I’ve been using Heroku for about 10 months now, mostly with node.js. Recently one of our apps was using more web dynos than we thought it needed, so I looked into analyzing performance. I ended up writing my first node packaged module (npm) to solve my problem.
We have one Heroku app that is our main http server, using node.js, express, jade, less, and connect-assets to serve primarily html pages. This talks to a second Heroku app that we call our API server. The API server is also a node.js http server, using mongo as its database, serving json in standard RESTful way. The API server is fast – when the html server is under such load to need 10 web dynos, the api server can easily keep up with only 1 or 2 web dynos. My gut was asking me, are 10 web dynos necessary? And even with 10 web dynos, there were times when requests would timeout or other errors would trigger. Maybe some error or timeout has a huge ripple effect, slowing down things.
So the problem is not to just figure out where time is spent on any one particular request, but where time is spent on average across all requests and all web dynos for the html server. How much time is spent while communicating with the api server? doing some internal processing? or something else in the heroku black box?
The first step was educating myself on existing tools that could help me. We already use New Relic, which is awesome and I highly recommend it to anyone who uses Heroku. At the time New Relic support for node.js was still in beta (still is as of this writing), and one the features supported in other languages (like ruby) is the ability to use a New Relic api to track custom metrics. I thought this would be a great way to track down how much time, on average, is spent in various sections of our code. Too bad it doesn’t work with node.js.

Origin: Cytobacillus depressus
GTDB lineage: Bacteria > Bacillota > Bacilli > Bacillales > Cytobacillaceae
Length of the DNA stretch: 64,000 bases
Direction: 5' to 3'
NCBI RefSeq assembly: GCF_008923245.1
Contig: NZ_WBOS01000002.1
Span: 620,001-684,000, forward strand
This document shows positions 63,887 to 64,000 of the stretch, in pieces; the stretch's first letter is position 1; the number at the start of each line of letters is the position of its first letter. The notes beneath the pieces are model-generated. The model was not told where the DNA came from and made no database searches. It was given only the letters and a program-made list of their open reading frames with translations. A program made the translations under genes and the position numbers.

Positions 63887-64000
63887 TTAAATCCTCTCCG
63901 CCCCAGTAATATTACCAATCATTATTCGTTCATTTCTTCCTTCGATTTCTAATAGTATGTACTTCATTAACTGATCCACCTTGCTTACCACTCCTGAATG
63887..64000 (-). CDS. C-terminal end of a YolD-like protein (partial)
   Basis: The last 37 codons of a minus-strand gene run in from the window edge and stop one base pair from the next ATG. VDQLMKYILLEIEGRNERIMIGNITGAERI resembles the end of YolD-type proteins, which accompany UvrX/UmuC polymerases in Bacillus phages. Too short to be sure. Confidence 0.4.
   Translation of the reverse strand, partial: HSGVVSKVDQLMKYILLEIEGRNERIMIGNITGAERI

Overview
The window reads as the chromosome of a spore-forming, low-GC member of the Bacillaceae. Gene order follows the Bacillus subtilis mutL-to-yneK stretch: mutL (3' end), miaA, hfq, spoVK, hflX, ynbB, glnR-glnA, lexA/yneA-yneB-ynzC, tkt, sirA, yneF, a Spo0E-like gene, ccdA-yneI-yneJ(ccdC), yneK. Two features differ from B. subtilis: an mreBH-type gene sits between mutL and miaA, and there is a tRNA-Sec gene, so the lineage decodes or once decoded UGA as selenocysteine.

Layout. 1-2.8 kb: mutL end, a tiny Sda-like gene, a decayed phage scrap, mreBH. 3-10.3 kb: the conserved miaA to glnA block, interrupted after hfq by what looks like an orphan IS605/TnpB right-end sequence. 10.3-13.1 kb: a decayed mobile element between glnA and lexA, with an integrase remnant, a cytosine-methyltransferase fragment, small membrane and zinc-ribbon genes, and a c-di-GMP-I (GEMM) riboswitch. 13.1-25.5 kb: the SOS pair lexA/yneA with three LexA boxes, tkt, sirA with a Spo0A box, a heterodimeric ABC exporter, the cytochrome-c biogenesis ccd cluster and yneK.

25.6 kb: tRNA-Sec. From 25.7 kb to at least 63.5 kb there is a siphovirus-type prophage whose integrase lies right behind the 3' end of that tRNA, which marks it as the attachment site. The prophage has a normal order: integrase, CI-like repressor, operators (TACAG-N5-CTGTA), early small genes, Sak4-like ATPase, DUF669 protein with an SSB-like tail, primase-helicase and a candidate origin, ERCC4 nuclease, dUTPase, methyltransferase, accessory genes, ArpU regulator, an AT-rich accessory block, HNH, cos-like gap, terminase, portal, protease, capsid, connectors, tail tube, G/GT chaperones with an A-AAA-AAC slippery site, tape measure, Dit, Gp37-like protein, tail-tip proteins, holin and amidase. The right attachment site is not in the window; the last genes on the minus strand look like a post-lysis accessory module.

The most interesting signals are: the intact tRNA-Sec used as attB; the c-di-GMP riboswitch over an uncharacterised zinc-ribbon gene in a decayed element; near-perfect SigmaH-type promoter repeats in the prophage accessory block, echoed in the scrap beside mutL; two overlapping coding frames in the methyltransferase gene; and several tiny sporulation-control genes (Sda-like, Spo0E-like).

I considered other tools (like these) but the only one worth mentioning was nodetime. For us, nodetime was somewhat useful in that it offered details at levels outside of the application, such as stats on cpu, memory, OS, and http routing. This did not appear to solve the problem (I admit i didn’t read all their docs), but did provide some insight and some validation that things are setup as they should be based on documentation from Heroku and Amazon (Heroku runs on Amazon EC2).
In node + express environment, it simply tracks the start and end times of an express request, allowing additional triggers to be added in between. All triggers, start, and end times are logged when response is sent.
Where this shines is in the processing of these logs. By reading all logs generated over many hours or days (and from multiple sources), times can be summed up and total time spent between triggers can be known. This is useful when trying to ballpark where most of node app time is spent.
For example, if 2 triggers were added, one before and one after a chunk of code, the total time spent in that chunk of code can be known. And more importantly, that time as percent of the total time is known, so it is possible to know how much time is actually being spent by a chunk of code before it is optimized.
In conclusiion, jade rendering was the culprit. More specifically, compiling less to css in jade on each request was really time consuming (around 200ms per request, which is HUGE). To summarize the jade issue:
link(rel='stylesheet', href='.../bureau.css', type='text/css' )
Overall I am impressed with Heroku and am quite pleased by how easy it is to creatie, deploy, and monitor apps. Most of my apps have been in node, but also have run php, ruby, and python on apps as well. Heroku is not perfect, I would not recommend for serious enterprise solutions (details on that in another post). It’s great for startups or small businesses where getting stuff up and running fast and cheap is key.